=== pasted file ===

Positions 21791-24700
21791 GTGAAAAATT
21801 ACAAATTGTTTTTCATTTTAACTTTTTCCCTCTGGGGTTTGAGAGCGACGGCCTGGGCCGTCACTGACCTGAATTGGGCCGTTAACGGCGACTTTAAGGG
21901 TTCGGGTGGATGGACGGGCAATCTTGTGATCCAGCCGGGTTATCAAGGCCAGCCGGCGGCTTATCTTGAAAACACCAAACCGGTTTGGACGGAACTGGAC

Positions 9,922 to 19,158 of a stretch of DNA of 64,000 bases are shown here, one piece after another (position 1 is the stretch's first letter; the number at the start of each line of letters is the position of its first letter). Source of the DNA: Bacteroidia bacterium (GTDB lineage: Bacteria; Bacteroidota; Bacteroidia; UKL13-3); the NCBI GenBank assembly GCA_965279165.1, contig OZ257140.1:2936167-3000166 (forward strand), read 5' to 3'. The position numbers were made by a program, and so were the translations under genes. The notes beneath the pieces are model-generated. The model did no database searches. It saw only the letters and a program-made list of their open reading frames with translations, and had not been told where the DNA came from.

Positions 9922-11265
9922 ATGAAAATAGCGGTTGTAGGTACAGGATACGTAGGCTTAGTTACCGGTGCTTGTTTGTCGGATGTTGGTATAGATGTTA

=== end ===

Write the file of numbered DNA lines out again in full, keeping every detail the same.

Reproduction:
Positions 21791-24700
21791 GTGAAAAATT
21801 ACAAATTGTTTTTCATTTTAACTTTTTCCCTCTGGGGTTTGAGAGCGACGGCCTGGGCCGTCACTGACCTGAATTGGGCCGTTAACGGCGACTTTAAGGG
21901 TTCGGGTGGATGGACGGGCAATCTTGTGATCCAGCCGGGTTATCAAGGCCAGCCGGCGGCTTATCTTGAAAACACCAAACCGGTTTGGACGGAACTGGAC

Positions 9,922 to 19,158 of a stretch of DNA of 64,000 bases are shown here, one piece after another (position 1 is the stretch's first letter; the number at the start of each line of letters is the position of its first letter). Source of the DNA: Bacteroidia bacterium (GTDB lineage: Bacteria; Bacteroidota; Bacteroidia; UKL13-3); the NCBI GenBank assembly GCA_965279165.1, contig OZ257140.1:2936167-3000166 (forward strand), read 5' to 3'. The position numbers were made by a program, and so were the translations under genes. The notes beneath the pieces are model-generated. The model did no database searches. It saw only the letters and a program-made list of their open reading frames with translations, and had not been told where the DNA came from.

Positions 9922-11265
9922 ATGAAAATAGCGGTTGTAGGTACAGGATACGTAGGCTTAGTTACCGGTGCTTGTTTGTCGGATGTTGGTATAGATGTTA